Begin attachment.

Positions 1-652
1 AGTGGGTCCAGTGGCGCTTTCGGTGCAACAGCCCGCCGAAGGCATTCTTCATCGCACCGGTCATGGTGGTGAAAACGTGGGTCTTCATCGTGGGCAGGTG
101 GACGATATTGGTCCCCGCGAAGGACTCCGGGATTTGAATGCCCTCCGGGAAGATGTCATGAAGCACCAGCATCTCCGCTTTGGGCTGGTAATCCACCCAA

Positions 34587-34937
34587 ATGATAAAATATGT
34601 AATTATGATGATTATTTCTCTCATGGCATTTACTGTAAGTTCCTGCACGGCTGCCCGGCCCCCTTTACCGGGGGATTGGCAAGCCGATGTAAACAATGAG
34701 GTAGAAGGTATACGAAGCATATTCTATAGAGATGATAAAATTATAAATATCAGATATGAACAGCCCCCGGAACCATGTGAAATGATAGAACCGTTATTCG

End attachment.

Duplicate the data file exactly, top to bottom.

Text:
Positions 1-652
1 AGTGGGTCCAGTGGCGCTTTCGGTGCAACAGCCCGCCGAAGGCATTCTTCATCGCACCGGTCATGGTGGTGAAAACGTGGGTCTTCATCGTGGGCAGGTG
101 GACGATATTGGTCCCCGCGAAGGACTCCGGGATTTGAATGCCCTCCGGGAAGATGTCATGAAGCACCAGCATCTCCGCTTTGGGCTGGTAATCCACCCAA

Positions 34587-34937
34587 ATGATAAAATATGT
34601 AATTATGATGATTATTTCTCTCATGGCATTTACTGTAAGTTCCTGCACGGCTGCCCGGCCCCCTTTACCGGGGGATTGGCAAGCCGATGTAAACAATGAG
34701 GTAGAAGGTATACGAAGCATATTCTATAGAGATGATAAAATTATAAATATCAGATATGAACAGCCCCCGGAACCATGTGAAATGATAGAACCGTTATTCG